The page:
Careful planning saves a lot of time and energy. Use our checklist to help you work it through.
Step 1: What is the location of your electric fence?
Electric fencing can cause interference on telephone lines and it is your legal responsibility to avoid this by not sitting fences under phone wires or parallel to underground telecoms cables. Similarly you must site your electric fence away from radio aerials.
Step 2: How will you fence the area?
By hand or using a fencing machine? This will depend on how regularly you fence, how big an area you are fencing and your budget, Fencing machines known as winders can save hours of back breaking work.
Step 3: Will your electric fence be temporary or permanent?
Temporary fencing move at least once a month where as permanent fencing may be in place for many months.
Step 4: What livestock do you want to contain or keep out?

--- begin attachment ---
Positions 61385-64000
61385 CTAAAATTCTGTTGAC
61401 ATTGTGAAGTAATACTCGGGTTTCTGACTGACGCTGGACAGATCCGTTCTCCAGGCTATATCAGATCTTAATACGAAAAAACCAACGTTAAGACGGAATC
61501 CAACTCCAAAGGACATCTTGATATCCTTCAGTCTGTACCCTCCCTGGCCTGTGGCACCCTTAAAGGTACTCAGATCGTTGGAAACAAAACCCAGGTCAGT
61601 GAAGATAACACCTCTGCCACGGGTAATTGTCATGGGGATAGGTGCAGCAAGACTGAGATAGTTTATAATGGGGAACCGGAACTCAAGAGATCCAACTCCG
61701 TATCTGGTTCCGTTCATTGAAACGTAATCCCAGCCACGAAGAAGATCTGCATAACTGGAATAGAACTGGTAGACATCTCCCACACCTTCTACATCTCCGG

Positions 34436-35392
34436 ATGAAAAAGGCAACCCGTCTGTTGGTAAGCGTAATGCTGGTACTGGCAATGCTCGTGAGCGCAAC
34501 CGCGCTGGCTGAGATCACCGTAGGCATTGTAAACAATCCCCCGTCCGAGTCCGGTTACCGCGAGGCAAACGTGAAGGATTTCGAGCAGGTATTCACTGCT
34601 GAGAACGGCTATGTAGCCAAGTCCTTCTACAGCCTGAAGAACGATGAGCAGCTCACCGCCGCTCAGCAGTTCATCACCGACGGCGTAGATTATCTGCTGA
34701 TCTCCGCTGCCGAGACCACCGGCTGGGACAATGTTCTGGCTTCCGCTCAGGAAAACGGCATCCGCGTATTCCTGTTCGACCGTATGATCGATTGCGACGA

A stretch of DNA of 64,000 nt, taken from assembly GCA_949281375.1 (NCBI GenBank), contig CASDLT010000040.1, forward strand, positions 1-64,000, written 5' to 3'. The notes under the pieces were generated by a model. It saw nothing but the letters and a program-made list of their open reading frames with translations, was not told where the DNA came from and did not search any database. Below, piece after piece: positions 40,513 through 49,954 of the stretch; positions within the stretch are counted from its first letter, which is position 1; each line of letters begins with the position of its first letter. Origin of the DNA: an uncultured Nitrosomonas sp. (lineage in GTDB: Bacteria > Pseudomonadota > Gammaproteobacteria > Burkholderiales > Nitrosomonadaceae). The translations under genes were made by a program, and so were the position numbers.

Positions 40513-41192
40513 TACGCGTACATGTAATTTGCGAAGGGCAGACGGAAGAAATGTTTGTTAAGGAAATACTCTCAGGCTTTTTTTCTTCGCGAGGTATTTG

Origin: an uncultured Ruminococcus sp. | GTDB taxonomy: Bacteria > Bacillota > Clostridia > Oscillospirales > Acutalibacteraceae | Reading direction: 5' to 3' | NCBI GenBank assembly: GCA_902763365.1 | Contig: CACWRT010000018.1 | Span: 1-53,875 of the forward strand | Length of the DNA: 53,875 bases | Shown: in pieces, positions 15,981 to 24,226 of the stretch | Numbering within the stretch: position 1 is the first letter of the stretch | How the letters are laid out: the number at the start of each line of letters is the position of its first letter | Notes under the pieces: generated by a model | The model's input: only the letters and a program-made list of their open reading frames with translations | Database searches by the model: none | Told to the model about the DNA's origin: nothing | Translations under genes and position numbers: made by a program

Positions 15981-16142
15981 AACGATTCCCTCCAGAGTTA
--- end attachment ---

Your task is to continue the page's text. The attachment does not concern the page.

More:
Think about the height of your wire and the spacing of your stakes.
Step 5: How big is the area you want to fence?
You need a rough measurement of the perimeter to assess how much fence wire you will require, and how many posts to hold it. The length of your electric fence will also determine which energiser to buy.
Step 6: How many corners or changes of direction are there?
You will need strong anchor posts at every corner or significant bend in the fence.
Step 7: What is your power source for your energiser?
Are you close enough to a mains supply to use a mains energiser? If not, you will have to use a battery-powered model, or a dual power energiser that can run on either.
Step 8: Do you need a gateway or access area across an existing path?
Give some thought to where you need to make a break in your electric fence so you can get in or move animals around easily.